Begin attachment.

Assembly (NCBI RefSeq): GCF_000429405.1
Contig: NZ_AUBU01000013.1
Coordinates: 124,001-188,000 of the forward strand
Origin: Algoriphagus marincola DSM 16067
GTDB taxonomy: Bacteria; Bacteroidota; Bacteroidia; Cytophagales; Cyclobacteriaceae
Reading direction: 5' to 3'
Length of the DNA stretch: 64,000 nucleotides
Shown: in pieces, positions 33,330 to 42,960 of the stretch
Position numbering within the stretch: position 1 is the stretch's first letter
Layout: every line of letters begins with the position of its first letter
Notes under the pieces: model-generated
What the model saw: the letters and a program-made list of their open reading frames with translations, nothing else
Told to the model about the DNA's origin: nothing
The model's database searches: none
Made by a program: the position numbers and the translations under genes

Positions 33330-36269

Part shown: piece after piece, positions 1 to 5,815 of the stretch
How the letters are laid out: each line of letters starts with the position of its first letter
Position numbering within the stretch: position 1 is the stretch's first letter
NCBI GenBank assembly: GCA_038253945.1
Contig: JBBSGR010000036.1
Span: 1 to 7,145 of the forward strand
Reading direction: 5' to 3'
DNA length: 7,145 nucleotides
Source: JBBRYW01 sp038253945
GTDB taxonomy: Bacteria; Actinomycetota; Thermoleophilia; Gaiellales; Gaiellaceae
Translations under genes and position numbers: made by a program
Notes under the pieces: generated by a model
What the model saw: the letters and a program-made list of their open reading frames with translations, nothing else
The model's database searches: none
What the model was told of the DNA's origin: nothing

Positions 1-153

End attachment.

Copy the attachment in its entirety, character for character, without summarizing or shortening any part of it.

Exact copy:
Assembly (NCBI RefSeq): GCF_000429405.1
Contig: NZ_AUBU01000013.1
Coordinates: 124,001-188,000 of the forward strand
Origin: Algoriphagus marincola DSM 16067
GTDB taxonomy: Bacteria; Bacteroidota; Bacteroidia; Cytophagales; Cyclobacteriaceae
Reading direction: 5' to 3'
Length of the DNA stretch: 64,000 nucleotides
Shown: in pieces, positions 33,330 to 42,960 of the stretch
Position numbering within the stretch: position 1 is the stretch's first letter
Layout: every line of letters begins with the position of its first letter
Notes under the pieces: model-generated
What the model saw: the letters and a program-made list of their open reading frames with translations, nothing else
Told to the model about the DNA's origin: nothing
The model's database searches: none
Made by a program: the position numbers and the translations under genes

Positions 33330-36269

Part shown: piece after piece, positions 1 to 5,815 of the stretch
How the letters are laid out: each line of letters starts with the position of its first letter
Position numbering within the stretch: position 1 is the stretch's first letter
NCBI GenBank assembly: GCA_038253945.1
Contig: JBBSGR010000036.1
Span: 1 to 7,145 of the forward strand
Reading direction: 5' to 3'
DNA length: 7,145 nucleotides
Source: JBBRYW01 sp038253945
GTDB taxonomy: Bacteria; Actinomycetota; Thermoleophilia; Gaiellales; Gaiellaceae
Translations under genes and position numbers: made by a program
Notes under the pieces: generated by a model
What the model saw: the letters and a program-made list of their open reading frames with translations, nothing else
The model's database searches: none
What the model was told of the DNA's origin: nothing

Positions 1-153